“That has really shaped my teaching because we had a focus on pedagogy, on helping budding biologists learn and think like biologists,” she said.

Allison’s own teaching has evolved over time – a long way from the days of overhead transparencies being the latest technology in a biology class.

“I still have a lecture format, but there are more in class activities, getting away from a model of just having exams,” she said. “I’ve incorporated activities that involve more thinking, problem solving and applying knowledge.”

Intellectual stimulation has defined her own career path. In a similar vein, she encourages early career researchers to stay true to themselves and do research they are passionate about.

At William & Mary, she has truly flourished: She is delighted – but not surprised – by the AAAS’ recognition of work from the W&M biology department.

“It has always been an exceptional department that has attracted amazing faculty,” she said. “Everybody is so engaged with undergraduate and master’s students, and so dedicated to their scholarship, teaching and service.”

Turning research into practical solutions

As a young boy growing up in London, Swaddle shared a love of animals with his role model, the British naturalist Sir David Attenborough.

“In some sense I never grew out of it,” he said. “I find interacting with animals and nature in general so pleasurable, so intrinsically good that I want that opportunity for as many people as possible.”

Swaddle’s research aims to support wildlife, people and the planet at the same time, turning fundamental science ideas into practical solutions that help people and wildlife.

One example comes from his work on reducing collisions with buildings –  a fatal phenomenon for hundreds of millions of birds in the United States every year – through the use of sonic nets or window films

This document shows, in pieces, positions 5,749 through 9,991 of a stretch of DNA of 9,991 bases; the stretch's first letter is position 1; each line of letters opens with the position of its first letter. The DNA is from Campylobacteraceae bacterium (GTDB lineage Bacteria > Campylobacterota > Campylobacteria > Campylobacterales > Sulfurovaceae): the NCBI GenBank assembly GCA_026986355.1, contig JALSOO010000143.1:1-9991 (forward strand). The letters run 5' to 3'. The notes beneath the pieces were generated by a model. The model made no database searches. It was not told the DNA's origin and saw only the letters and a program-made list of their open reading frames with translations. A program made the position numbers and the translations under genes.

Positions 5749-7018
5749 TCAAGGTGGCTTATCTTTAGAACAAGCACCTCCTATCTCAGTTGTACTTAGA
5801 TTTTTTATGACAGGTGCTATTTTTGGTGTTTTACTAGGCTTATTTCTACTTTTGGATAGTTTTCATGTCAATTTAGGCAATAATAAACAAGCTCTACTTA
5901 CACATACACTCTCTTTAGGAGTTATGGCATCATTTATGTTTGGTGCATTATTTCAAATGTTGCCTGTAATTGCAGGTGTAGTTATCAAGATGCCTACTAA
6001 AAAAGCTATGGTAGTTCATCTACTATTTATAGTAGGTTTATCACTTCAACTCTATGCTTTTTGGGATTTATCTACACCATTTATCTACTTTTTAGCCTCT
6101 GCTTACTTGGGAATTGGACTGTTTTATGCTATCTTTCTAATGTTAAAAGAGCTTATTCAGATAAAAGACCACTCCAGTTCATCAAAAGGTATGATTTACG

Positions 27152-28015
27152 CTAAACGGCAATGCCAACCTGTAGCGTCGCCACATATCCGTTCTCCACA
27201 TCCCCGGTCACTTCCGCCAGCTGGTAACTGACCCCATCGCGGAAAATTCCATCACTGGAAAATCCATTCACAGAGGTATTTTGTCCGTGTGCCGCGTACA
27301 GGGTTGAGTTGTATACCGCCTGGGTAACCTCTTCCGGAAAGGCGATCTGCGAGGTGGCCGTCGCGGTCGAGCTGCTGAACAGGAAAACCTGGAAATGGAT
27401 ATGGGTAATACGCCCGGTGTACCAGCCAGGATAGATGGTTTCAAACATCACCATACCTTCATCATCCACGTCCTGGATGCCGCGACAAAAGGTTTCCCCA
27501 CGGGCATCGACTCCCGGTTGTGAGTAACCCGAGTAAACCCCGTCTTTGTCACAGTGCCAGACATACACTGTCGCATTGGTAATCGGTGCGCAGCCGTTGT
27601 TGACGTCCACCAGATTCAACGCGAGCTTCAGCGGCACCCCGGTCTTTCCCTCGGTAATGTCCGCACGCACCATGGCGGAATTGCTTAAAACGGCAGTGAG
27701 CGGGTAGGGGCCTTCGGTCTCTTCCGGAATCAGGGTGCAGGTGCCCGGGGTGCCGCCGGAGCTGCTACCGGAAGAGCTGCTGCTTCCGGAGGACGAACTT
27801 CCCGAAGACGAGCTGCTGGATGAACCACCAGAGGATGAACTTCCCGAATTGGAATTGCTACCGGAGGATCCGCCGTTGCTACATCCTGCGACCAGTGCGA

“These are solutions that allow for economic development, but will also make the world safer for wildlife,” he said. “We’re trying and testing solutions, but also thinking about their implementation with local communities. We are losing species from the planet at an unprecedented rate, and our work is about slowing and reversing that loss, for the benefit of everyone.”

Birds, he said, are a fundamental part of many ecosystems: They pollinate plants, spread seeds and serve as predators and prey. They also have a profound spiritual and emotional significance and are important for the economy, as birdwatching activities generate billions of dollars every year. Without birds, ecosystems would collapse, and people would lose their livelihoods. 

Birds can also be hosts or reservoirs for disease-causing organisms. In a One Health interdisciplinary approach, which operates at the human-animal-environment interface, bird conservation and wildlife biodiversity become crucial.

“When you have greater biodiversity, it’s more likely that diseases will stay within the wildlife populations and not spill over to humans,” he said, noting that many W&M students are interested in research that informs public health and global health policies. “Improving biodiversity is good for public health.”

Swaddle started making his mark at William & Mary straight after his arrival over 20 years ago. With the very first student he worked with, a sophomore at the time, he co-wrote a paper that generated considerable media interest and keeps being referenced to this day, with more than 300 citations on Google Scholar.

“She was talking about some ideas from a book that she had finished in high school,” he said. “It wasn’t necessarily an area I worked in, but I thought, ‘Hey, why not? Let’s take a risk and work on this.’”

Swaddle described working with undergraduates as beneficial for students as well as faculty, as it gives them more freedom to take on more daring projects.

“Working with undergraduates is something I’ve really enjoyed and that has really influenced my mentoring style,” he said.

Following his elevation to AAAS Fellow, Swaddle hopes to build more partnerships and collaborations. His work so far has greatly benefited from interdisciplinary and multidisciplinary opportunities, and he encourages early career researchers to seek these out. 

“You have to start from a foundation of establishing yourself with some degree of expertise in a discipline,” he said. “But when you’re ready, start looking outward because there are even more opportunities out there.”

, Senior Research Writer